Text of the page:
Here comes a moment when na employee says: it is high time for a change. They start looking for a new job. There may be many reasons for this – lack of challenges or no development opportunities, a salary does not meet expectations, a discrepancy between the employee’s and the organisation’s or manager’s values, or a lack of agreement within the team. The employee meets with recruiters, goes to interviews, analyses the market and opportunities. This is the moment when employee mentally leaves current company. After some time, they receive a solid offer informing his candidature has been accepted. It means, they are free to terminate the old contract and sign the new one. After a final weighing up of the pros and cons, they decide to leave. They write notice of termination, knock on the boss’s door and put the piece of paper on the table. What happens next?
How to read the employer's reaction?
A situation in which an employee decides to leave a company is usually a problem for the company. Since the person has received a better offer on the market, it can be assumed that he or she is a valuable employee – and no one likes to lose such employees. Someone new will have to be hired and trained, or alternatively, responsibilities will have to be distributed to other people in the company.
Issue of image if also important - voluntary departures always bounce back within the organisation and may inspire others to take similar steps. Therefore, the company will try to retain such a person explains, Associate Manager at Goldman Recruitment, a HR consultancy.
The tool at its disposal is a counteroffer. It usually appears after 2-3 days. Before it is presented, the employer tries to find out more about the motives that prompted the person to leave. The nature of this is critical to the effectiveness of the counteroffer. It is relatively easy to raise salaries (as long as the company has the budget capacity to do so), it is much more difficult to change relationships within the team or address the lack of promotion opportunities.
The employer makes its offer hoping to change the decision. This is a difficult moment for the employee because, in addition to the hard arguments, the relationship with the boss starts to play its role. The employee does not want to expose the employer to problems, especially if they were in good terms. Discomfort arises, the employee loses focus and doubts grow. On the other hand, he is aware that he has already confirmed his commitment to his new employer. He wants to play fair. How to come out sensibly from such a situation?
Don't forget to prioritise…
The basis is to realise what our inner motivation is. It is best to go back to the roots of the decision to change jobs and ask ourselves again why it was made. Being specific is most important at this stage.
Thanks to knowing the terms of the counteroffer, we can assess to what extent it solves the problems that prompted us to look for a new job suggests Marta Garus. If we felt undervalued, is the mere declaration of the employer's willingness to change the approach credible?
If the relationships in the team were intolerable to us and made our work difficult, is changing them likely in future? If we haven’t had the opportunity for promotion for years, is this suddenly likely to change, especially if the position we want is filled? In such a situation, it’s worth having an honest discussion with the employer and assessing the reality of the offer made. You also need to ask yourself about your manager’s true intentions – why something that was previously impossible suddenly becomes feasible?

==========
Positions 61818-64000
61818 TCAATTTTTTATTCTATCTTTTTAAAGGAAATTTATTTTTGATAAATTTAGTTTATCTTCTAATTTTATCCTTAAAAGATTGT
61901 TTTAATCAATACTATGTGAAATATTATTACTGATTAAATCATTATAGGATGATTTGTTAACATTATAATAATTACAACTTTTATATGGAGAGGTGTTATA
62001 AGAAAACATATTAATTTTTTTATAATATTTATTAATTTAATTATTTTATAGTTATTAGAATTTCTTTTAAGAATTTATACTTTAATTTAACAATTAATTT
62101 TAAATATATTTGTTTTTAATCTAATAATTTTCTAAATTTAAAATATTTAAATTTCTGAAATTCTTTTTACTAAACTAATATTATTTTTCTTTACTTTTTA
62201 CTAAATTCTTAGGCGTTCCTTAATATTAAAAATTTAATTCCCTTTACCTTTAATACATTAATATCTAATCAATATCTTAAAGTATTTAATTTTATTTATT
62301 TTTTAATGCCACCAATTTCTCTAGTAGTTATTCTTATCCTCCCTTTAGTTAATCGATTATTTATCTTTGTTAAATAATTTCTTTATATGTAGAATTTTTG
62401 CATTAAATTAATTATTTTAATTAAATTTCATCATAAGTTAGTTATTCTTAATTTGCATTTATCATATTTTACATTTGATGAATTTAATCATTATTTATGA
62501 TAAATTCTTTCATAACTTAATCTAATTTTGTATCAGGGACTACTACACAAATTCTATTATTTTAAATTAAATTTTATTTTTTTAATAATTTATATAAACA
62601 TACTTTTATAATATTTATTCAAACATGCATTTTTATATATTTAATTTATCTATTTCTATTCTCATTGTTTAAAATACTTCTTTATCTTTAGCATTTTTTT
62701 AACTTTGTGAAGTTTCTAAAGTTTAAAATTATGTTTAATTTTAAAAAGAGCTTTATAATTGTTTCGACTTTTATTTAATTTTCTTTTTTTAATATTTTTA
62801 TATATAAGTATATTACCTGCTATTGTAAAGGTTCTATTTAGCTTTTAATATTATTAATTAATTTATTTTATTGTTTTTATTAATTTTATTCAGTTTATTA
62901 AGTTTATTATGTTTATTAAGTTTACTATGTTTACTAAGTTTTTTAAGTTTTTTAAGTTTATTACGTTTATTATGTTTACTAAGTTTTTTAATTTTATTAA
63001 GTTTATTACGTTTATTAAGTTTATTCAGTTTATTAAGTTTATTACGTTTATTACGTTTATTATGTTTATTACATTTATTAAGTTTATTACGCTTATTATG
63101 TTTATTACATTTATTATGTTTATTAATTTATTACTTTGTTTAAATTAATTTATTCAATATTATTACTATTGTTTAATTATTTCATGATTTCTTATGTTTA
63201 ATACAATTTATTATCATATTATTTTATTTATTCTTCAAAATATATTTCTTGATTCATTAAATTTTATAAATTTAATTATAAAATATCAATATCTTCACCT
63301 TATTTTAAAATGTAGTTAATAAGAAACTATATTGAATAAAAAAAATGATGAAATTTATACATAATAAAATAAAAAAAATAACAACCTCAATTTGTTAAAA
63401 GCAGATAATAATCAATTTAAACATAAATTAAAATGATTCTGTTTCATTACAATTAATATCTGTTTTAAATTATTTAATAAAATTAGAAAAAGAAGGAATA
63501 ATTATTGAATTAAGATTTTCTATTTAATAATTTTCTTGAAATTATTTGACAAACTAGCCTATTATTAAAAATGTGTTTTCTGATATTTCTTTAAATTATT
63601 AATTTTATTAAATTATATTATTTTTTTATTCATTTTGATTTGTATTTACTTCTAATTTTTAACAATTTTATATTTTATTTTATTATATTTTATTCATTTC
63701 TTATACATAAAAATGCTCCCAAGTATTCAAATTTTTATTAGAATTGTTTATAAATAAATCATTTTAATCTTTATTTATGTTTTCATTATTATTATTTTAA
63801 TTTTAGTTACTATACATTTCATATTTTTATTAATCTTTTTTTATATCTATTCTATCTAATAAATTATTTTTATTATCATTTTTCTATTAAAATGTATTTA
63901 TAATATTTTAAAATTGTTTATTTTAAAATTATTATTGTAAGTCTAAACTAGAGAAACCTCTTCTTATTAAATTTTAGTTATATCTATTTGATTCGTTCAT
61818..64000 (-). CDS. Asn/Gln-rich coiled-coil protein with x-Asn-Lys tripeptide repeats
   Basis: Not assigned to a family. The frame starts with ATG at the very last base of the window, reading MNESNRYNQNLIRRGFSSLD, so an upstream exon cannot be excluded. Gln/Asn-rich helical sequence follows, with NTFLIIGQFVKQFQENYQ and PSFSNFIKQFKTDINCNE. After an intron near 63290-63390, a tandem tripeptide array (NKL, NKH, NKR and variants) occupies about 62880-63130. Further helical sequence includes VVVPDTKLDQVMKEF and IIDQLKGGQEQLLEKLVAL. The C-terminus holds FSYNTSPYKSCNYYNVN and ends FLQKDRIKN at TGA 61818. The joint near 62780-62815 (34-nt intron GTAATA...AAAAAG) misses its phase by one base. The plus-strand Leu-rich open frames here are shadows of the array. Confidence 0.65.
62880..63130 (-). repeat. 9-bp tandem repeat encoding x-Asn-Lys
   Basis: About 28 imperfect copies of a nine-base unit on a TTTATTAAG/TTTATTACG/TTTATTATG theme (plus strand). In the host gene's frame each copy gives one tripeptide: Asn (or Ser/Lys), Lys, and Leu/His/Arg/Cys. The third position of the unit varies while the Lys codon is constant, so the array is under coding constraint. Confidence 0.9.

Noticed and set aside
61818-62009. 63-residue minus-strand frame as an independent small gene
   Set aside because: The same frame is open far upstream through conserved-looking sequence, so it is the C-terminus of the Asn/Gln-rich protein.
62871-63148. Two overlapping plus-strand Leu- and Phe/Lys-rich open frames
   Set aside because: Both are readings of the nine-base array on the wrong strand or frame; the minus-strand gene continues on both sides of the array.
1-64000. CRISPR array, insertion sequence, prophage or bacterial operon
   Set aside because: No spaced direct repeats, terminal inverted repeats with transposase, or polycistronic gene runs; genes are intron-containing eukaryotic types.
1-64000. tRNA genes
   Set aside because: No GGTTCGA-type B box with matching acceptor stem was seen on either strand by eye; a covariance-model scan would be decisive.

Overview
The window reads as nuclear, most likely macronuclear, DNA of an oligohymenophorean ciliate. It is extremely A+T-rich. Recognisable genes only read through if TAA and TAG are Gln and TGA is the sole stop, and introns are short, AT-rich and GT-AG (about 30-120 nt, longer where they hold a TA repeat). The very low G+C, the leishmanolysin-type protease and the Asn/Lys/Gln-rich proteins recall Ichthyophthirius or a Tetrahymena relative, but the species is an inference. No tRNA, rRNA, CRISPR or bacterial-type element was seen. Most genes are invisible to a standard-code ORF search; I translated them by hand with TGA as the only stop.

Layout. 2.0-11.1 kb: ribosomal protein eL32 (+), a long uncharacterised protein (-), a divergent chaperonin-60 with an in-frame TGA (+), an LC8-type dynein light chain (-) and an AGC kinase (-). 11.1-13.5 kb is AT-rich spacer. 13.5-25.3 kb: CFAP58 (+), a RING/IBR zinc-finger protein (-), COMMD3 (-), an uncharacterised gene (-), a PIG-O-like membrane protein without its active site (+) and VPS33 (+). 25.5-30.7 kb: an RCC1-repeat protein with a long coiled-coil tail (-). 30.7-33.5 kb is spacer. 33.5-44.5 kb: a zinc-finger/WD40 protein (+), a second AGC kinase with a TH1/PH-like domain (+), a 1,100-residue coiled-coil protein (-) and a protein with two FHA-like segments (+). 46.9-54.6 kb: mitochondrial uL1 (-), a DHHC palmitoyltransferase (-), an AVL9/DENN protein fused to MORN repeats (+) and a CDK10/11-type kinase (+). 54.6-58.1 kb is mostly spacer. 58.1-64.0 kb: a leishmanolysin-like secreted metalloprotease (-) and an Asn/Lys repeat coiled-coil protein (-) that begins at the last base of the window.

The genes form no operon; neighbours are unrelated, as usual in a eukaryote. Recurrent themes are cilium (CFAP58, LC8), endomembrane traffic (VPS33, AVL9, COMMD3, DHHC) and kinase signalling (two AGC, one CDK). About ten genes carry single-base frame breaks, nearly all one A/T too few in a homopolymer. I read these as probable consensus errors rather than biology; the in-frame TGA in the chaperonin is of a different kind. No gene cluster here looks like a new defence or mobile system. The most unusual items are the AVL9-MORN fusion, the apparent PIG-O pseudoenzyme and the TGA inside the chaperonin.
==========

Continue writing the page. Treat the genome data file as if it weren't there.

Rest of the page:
… and seize the opportunities
Each case is subject to individual assessment, but as a general rule, accepting a counteroffer and resigning from a new job is a risky step. – Candidates who decide to take up an offer from an existing employer usually return to the recruiter after a few months and ask whether the offer made earlier is still valid. Reasons? There are many – the boss doesn’t deliver on his or her declared promises, finds the employee disloyal and omits him or her from promotions, leaves him or her only to train a successor, then fires him or her. When a crisis comes, such a person is often first on the list for dismissal.
There are also reasons related to the person concerned - it can be hard to return to the same desk and feel fully satisfied once the decision has been made to change jobs. It is sometimes a dead-end“ explains Marta Garus from Goldman Recruitment.
The conclusion? You shouldn’t make a mistake again. Since the market appreciated us and the employer was unable or unwilling to do so, it is worth opening up to new possibilities. The most important thing is to avoid making decisions on the spur of the moment, on impulse or emotion. The more solid and rational the basis of it, the higher chance that we will be satisfied in the long run. It is important to prepare well for a counteroffer interview by keeping your priorities in mind. It is also a good idea to seek advice from recruiters – they have a wealth of experience and have encountered many similar cases. In all likelihood, they will be able to predict the scenario ahead. The intention of consultants is to build a lasting relationship with candidates based on trust, so you can count on expert suggestion to help you make a good decision and avoid mistakes.